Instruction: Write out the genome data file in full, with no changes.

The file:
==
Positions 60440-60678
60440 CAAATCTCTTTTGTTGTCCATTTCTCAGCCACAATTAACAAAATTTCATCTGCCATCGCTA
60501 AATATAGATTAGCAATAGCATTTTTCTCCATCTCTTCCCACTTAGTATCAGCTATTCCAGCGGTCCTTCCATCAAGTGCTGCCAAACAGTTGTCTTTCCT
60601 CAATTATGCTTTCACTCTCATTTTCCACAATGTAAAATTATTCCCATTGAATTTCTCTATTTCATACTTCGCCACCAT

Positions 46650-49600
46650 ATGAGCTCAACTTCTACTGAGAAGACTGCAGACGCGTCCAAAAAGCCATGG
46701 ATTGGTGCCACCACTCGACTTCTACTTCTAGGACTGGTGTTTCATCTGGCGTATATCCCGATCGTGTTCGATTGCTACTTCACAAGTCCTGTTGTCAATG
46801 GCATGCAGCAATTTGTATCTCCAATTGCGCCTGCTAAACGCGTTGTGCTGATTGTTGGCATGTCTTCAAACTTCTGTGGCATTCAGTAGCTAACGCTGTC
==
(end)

Positions 60440-60678
60440 CAAATCTCTTTTGTTGTCCATTTCTCAGCCACAATTAACAAAATTTCATCTGCCATCGCTA
60501 AATATAGATTAGCAATAGCATTTTTCTCCATCTCTTCCCACTTAGTATCAGCTATTCCAGCGGTCCTTCCATCAAGTGCTGCCAAACAGTTGTCTTTCCT
60601 CAATTATGCTTTCACTCTCATTTTCCACAATGTAAAATTATTCCCATTGAATTTCTCTATTTCATACTTCGCCACCAT

Positions 46650-49600
46650 ATGAGCTCAACTTCTACTGAGAAGACTGCAGACGCGTCCAAAAAGCCATGG
46701 ATTGGTGCCACCACTCGACTTCTACTTCTAGGACTGGTGTTTCATCTGGCGTATATCCCGATCGTGTTCGATTGCTACTTCACAAGTCCTGTTGTCAATG
46801 GCATGCAGCAATTTGTATCTCCAATTGCGCCTGCTAAACGCGTTGTGCTGATTGTTGGCATGTCTTCAAACTTCTGTGGCATTCAGTAGCTAACGCTGTC